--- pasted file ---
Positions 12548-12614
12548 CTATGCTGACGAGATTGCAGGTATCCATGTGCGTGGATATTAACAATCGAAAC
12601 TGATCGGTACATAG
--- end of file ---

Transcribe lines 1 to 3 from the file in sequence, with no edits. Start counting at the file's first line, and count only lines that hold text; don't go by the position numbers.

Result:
Positions 12548-12614
12548 CTATGCTGACGAGATTGCAGGTATCCATGTGCGTGGATATTAACAATCGAAAC
12601 TGATCGGTACATAG